Writer Interrupted

Even best selling, Pulitzer Prize finalist, internationally plagiarized authors lose their writing rhythm if they drift from the craft for too long, so attested the witty and perspicacious author, Cyra McFadden, at this week’s meeting of Left Coast Writers.  We were so fortunate to have her as our guest speaker.  Famous for her satirical novel, The Serial, in which Marin County during the 1970’s is portrayed and poked fun at, Cyra has a keen eye and ear for memorable and meaningful characters and their lives.  The Serial was later made into a movie staring Martin Mull and Tuesday Weld.  In 1986, Cyra nearly won a Pulitzer for her second book, Rain Or Shine: A Family Memoir, in which she describes her childhood and life on the road with her Rodeo announcer father.  During the 1980’s, she also wrote a biweekly column, as well as features, for the San Francisco Examiner.

During many of the subsequent years however, she has been a writer interrupted.  Life, with its myriad demands, has kept her from practicing the craft of writing, and she’s feeling it.  To hear her, a woman with so much talent and experience, confess to having trouble getting her writing mojo back up and running, was important for me to pay attention to.  All too often, I’m tempted to walk away from all this effort.  Life gets busy; it gets busy with truly important episodes and events.  Finding time to tap out a few lines or a few paragraphs on a regular basis is a discipline that can all to easily be sidelined.

I fantasize that there will be a time when I’ll be free from all the stuff that both expands and congests my day and my thoughts.  When that day comes, words will flow from me like water from a faucet.  I presume that I’ll be able to jump back into my writing groove, faucet off, faucet on.  But honestly, I’ve never had a faucet on experience when writing; the pipe is always somewhat clogged—drip, drip, trickle, trickle.  So what makes me think that a lack of use is going to improve the situation?  Hum.

Even when Cyra McFadden was at her most prolific, she said her writing efforts were like “cutting stone.”  What a relief!  I’m not alone.  I know we’re not alone in this fact, but it sure helped to hear her, a local icon, say it.  Icon or not, honing sentences into meaningful and entertaining creations is seriously hard work.  I don’t know if it will get easier as I go along, but Ms McFadden’s cautionary tale provided me with that little nudge to stay at it.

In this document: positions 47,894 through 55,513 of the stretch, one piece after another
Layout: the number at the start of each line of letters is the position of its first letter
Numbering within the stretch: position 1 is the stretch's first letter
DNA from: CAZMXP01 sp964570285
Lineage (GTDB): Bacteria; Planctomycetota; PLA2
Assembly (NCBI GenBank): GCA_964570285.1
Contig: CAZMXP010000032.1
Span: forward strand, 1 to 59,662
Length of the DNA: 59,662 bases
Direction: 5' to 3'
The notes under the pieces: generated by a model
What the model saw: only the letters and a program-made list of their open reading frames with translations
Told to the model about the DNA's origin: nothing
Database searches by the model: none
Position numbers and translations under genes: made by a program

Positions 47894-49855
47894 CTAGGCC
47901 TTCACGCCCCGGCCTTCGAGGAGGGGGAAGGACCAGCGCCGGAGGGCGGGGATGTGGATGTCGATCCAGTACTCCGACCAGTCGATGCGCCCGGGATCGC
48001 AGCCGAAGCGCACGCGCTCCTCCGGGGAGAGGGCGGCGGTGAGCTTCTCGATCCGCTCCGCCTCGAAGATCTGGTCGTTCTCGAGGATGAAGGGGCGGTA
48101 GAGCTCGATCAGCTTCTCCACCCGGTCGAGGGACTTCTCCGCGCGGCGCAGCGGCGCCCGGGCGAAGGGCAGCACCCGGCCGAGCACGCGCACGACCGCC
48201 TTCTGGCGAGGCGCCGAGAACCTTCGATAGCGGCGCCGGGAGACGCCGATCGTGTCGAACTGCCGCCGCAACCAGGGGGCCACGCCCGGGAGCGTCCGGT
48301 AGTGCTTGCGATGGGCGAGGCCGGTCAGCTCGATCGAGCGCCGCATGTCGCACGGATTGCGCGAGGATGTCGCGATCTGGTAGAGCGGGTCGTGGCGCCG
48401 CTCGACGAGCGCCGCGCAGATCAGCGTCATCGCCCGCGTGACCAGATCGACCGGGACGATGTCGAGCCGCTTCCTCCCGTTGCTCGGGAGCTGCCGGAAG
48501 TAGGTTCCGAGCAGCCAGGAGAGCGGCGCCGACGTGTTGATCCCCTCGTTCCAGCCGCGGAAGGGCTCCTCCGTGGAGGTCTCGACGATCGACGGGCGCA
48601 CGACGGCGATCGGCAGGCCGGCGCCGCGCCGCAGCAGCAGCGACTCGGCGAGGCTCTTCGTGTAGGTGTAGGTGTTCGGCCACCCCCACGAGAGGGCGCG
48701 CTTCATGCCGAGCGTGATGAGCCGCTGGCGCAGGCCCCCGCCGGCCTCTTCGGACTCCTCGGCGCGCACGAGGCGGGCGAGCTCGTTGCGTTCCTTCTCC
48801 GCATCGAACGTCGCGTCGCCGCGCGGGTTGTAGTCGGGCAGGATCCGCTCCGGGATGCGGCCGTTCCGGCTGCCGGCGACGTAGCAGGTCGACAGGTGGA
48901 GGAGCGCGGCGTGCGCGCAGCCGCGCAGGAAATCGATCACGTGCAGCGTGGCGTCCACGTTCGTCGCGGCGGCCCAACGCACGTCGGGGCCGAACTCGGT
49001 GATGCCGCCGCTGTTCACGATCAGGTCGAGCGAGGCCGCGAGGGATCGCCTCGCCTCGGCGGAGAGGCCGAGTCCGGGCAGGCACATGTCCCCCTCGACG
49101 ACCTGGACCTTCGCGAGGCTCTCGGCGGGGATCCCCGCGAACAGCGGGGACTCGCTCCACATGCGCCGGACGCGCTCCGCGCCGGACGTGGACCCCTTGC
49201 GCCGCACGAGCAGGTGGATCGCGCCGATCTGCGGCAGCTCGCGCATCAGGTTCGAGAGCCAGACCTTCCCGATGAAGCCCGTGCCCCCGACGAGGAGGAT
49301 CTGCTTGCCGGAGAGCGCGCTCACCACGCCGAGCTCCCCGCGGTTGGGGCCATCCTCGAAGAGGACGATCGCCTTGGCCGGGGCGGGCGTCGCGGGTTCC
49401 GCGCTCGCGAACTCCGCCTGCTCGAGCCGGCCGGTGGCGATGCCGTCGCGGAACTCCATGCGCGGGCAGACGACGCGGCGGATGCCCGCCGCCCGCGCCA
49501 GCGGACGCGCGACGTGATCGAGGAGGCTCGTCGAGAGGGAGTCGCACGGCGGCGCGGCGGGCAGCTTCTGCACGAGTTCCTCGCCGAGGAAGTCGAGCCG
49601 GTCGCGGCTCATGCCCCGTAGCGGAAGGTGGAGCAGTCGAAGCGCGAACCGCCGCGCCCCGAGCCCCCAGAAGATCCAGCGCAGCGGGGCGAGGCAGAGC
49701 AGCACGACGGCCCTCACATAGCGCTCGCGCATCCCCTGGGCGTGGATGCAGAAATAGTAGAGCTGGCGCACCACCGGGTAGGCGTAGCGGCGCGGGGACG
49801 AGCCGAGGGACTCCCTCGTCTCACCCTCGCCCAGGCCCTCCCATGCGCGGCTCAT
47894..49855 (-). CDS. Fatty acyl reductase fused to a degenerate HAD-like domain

Her talk included much more than just what she’s been experiencing lately.  She read a little from The Serial, which was timeless, spot on, and hilarious.  The room enthusiastically agreed that she should consider re-releasing it as an e-book, especially since bootleg versions are circulating without her consent or profit.  She shared with the room stories about whole passages of her work being lifted and used by other authors as if it were their own.  She talked about getting qualified advice before signing any contracts.  The Serial has been sold in several languages beside English, but she hasn’t received a cent from many of those foreign editions.  Ms McFadden passed around an original, out of print, spiral bound copy of The Serial so that we could see its vintage formatting and sensational hand-drawn illustrations.  What a treat that was.  She also donated all of the proceeds from the evening’s sales of her memoir to Left Coast Writers, which was in turn donated to a youth literacy program.

Cyra McFadden was humble, honest, gracious, and exceptionally generous with her published work and life experience.  For me, she’s a role model.  I like her style and willingness to get back up on the wildly bucking bronco called writing.

As always, have a great week, and I’ll post again next Friday.

4 Responses to “Writer Interrupted”

  1. Rita says:

    Terry Sue – It doesn’t work that way. I thought the same thing, but now that I am not working a billion other jobs, no dog to walk, kids are launched, dad passed on, home repairs caught up on – it is actually harder to write than ever. Those things gave me a framework, a structure to the day that I don’t have now. Alhough I have loved this last year of dilly-dallying around, it is high time I got back to a regular schedule of writing every day. All it takes is starting the day earlier. Do the writing first. It is the only thing that works for me. If I believe that I can write any time I want to, I won’t. Crazy.

    • Terry Sue says:

      I hear you Rita. Having too much time on my hands is almost as bad as not enough. There have been days when I scheduled writing into the day-planner that I book my hairdressing clients in, just so that I get it done.

  2. Perfect summary, Terri, you made me recall everything she said, thank you. Cyra made me recognize a couple of things: there’s this thing called life that will throw me curve balls every single day. Do we forget to eat because of those curve balls? May be eat a little less or a little more. But does life prevent us from eating or breathing? And so should writing be a part of me in some form, whether a little or a lot. I think the other thing I realized also is that fame can equal humility. I’d like to hear writers say writing is not easy. There are too many accomplished writers out there who give me the impression it’s like drinking wine.

    • Terry Sue says:

      If I don’t think about this in too graphic of terms, eating and breathing both involve a taking in and a releasing. Writing, in a way, is like that. I take in the world around me, swish it around a little, and then release it to the page. It’s helpful to think of writing as an equally natural process. Thanks Kalpana.

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